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    How to choose the right social media platform for your practice

    Patricia RedsickerDermatologists and other physicians should choose their platforms wisely because different people hang out in different virtual places, according to Patricia Redsicker, social media manager for the U.S. Pharmacopeial Convention (USP) and a former social media consultant for dermatologists and others.

    READ: How to launch a successful social media campaign

    “You can’t really be having the same conversations on Facebook that you do on Twitter,” Redsicker says. “Sadly, I have seen many professionals blasting the same content on Twitter, Facebook, LinkedIn [and] everywhere, as if the same audience hangs out equally on the same platforms.”

    Dermatologists, for example, might want to have two types of productive conversations on social media. One goal could be to draw new people to a dermatology practice website.

    “Facebook would be a great place to have those conversations. …especially if you’re a business-to-consumer type of business, Facebook is really where you need to be. So, content that you publish on your blog, you have to make sure it finds its way onto your Facebook page,” Redsicker says.

    If the dermatologist’s second goal is to virtually converse with others in the industry, including doctors, researchers and thought leaders, Twitter might be a more relevant destination for those conversations, according to Redsicker.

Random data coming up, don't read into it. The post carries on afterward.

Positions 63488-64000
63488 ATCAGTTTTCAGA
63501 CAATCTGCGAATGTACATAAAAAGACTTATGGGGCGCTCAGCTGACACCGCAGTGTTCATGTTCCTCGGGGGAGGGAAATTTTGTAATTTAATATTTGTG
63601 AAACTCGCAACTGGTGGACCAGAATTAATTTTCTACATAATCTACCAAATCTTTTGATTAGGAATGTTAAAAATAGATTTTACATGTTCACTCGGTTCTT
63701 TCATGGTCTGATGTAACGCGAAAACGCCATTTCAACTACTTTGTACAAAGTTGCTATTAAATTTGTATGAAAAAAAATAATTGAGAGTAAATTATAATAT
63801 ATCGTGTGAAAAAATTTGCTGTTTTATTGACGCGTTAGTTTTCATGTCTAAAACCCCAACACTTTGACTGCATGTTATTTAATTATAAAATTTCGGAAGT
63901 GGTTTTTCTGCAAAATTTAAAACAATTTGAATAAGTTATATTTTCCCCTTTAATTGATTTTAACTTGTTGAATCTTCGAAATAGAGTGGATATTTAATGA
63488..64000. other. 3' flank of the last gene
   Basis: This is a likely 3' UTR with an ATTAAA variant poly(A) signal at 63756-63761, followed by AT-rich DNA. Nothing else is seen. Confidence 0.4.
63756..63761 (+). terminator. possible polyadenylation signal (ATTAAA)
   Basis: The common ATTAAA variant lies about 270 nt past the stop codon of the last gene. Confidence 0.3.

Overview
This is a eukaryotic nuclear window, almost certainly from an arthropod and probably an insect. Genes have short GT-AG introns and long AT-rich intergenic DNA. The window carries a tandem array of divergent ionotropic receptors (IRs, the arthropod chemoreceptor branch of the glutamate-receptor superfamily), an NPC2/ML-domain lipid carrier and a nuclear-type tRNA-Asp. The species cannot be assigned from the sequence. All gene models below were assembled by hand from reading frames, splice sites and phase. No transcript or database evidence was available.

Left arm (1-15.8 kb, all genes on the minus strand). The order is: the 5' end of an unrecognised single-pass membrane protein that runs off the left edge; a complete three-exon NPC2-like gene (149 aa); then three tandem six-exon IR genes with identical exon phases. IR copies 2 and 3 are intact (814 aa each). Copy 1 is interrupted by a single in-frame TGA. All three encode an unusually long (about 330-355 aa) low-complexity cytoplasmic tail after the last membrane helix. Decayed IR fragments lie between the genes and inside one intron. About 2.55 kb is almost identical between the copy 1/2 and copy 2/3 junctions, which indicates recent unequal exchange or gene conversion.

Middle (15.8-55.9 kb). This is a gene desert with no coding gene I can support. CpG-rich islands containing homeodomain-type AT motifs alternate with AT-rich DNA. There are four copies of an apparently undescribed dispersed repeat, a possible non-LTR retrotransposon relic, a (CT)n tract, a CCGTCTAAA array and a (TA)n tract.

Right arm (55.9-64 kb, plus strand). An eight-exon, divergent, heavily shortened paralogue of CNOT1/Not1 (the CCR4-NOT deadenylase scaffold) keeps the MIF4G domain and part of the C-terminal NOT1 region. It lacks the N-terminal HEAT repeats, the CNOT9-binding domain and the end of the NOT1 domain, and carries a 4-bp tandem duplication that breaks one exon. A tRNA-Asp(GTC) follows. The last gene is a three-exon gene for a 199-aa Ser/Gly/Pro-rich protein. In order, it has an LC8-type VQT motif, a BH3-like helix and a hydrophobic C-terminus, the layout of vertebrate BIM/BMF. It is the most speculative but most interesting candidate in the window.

There are also social media sites that some dermatologists might want to avoid, according to Redsicker. Dermatologists should be careful with using SnapChat, for example. The problem with physicians using SnapChat, according to Redsicker, is it has a bad reputation because teenagers and younger kids tend to use it for not-so-proper activities.

    “That’s why … you have to have a strategy upfront [of] not only where you’re going to be conducting your social media conversations, but what kinds of conversations you are going to have on each platform,” Redsicker says.

    RECOMMENDED: Why social media is important in dermatology 

    Another thing to keep in mind: Platforms change, according to Adam Mamelak, M.D., a dermatologist and Mohs surgeon in Austin, Texas. Dermatologists should stay on top of those changes, so they can adjust their social media strategies.

    “Vine was very popular for a while. Vine is not as popular as it used to be. Foursquare was popular for a while. Foursquare is not as popular as it used to be. You have to change as the public changes,” Dr. Mamelak says.

    NEXT: A platform for every purpose

    Lisette Hilton
    Lisette Hilton is president of Words Come Alive, based in Boca Raton, Florida.


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